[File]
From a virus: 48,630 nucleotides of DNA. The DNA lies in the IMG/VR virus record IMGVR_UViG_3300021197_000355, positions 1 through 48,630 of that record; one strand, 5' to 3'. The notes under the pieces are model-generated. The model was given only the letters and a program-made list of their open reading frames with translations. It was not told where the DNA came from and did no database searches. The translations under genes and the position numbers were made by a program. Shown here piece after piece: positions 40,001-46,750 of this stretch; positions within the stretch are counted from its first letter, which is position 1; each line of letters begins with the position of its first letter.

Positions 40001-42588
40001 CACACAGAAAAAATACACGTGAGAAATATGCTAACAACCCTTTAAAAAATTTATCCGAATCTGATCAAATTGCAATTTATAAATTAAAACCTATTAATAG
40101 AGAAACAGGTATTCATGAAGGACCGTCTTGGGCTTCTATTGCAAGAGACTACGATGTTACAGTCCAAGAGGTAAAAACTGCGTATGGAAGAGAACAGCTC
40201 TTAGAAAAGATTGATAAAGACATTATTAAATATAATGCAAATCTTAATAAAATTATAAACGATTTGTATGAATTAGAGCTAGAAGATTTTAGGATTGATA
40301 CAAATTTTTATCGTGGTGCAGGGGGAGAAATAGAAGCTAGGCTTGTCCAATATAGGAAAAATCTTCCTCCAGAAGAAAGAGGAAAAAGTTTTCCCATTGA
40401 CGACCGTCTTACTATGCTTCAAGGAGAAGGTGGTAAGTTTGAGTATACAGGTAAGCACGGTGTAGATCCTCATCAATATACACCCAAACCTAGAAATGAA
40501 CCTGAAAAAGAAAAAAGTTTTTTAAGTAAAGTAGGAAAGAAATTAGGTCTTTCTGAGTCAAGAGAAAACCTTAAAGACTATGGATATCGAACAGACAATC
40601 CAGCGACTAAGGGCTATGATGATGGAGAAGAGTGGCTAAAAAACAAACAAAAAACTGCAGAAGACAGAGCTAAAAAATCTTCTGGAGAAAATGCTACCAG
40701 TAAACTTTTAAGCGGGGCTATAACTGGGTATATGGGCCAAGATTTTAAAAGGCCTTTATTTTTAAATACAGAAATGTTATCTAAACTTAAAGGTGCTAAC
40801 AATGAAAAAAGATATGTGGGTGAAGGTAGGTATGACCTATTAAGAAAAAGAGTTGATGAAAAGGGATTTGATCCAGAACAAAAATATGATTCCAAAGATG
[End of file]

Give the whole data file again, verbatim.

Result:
From a virus: 48,630 nucleotides of DNA. The DNA lies in the IMG/VR virus record IMGVR_UViG_3300021197_000355, positions 1 through 48,630 of that record; one strand, 5' to 3'. The notes under the pieces are model-generated. The model was given only the letters and a program-made list of their open reading frames with translations. It was not told where the DNA came from and did no database searches. The translations under genes and the position numbers were made by a program. Shown here piece after piece: positions 40,001-46,750 of this stretch; positions within the stretch are counted from its first letter, which is position 1; each line of letters begins with the position of its first letter.

Positions 40001-42588
40001 CACACAGAAAAAATACACGTGAGAAATATGCTAACAACCCTTTAAAAAATTTATCCGAATCTGATCAAATTGCAATTTATAAATTAAAACCTATTAATAG
40101 AGAAACAGGTATTCATGAAGGACCGTCTTGGGCTTCTATTGCAAGAGACTACGATGTTACAGTCCAAGAGGTAAAAACTGCGTATGGAAGAGAACAGCTC
40201 TTAGAAAAGATTGATAAAGACATTATTAAATATAATGCAAATCTTAATAAAATTATAAACGATTTGTATGAATTAGAGCTAGAAGATTTTAGGATTGATA
40301 CAAATTTTTATCGTGGTGCAGGGGGAGAAATAGAAGCTAGGCTTGTCCAATATAGGAAAAATCTTCCTCCAGAAGAAAGAGGAAAAAGTTTTCCCATTGA
40401 CGACCGTCTTACTATGCTTCAAGGAGAAGGTGGTAAGTTTGAGTATACAGGTAAGCACGGTGTAGATCCTCATCAATATACACCCAAACCTAGAAATGAA
40501 CCTGAAAAAGAAAAAAGTTTTTTAAGTAAAGTAGGAAAGAAATTAGGTCTTTCTGAGTCAAGAGAAAACCTTAAAGACTATGGATATCGAACAGACAATC
40601 CAGCGACTAAGGGCTATGATGATGGAGAAGAGTGGCTAAAAAACAAACAAAAAACTGCAGAAGACAGAGCTAAAAAATCTTCTGGAGAAAATGCTACCAG
40701 TAAACTTTTAAGCGGGGCTATAACTGGGTATATGGGCCAAGATTTTAAAAGGCCTTTATTTTTAAATACAGAAATGTTATCTAAACTTAAAGGTGCTAAC
40801 AATGAAAAAAGATATGTGGGTGAAGGTAGGTATGACCTATTAAGAAAAAGAGTTGATGAAAAGGGATTTGATCCAGAACAAAAATATGATTCCAAAGATG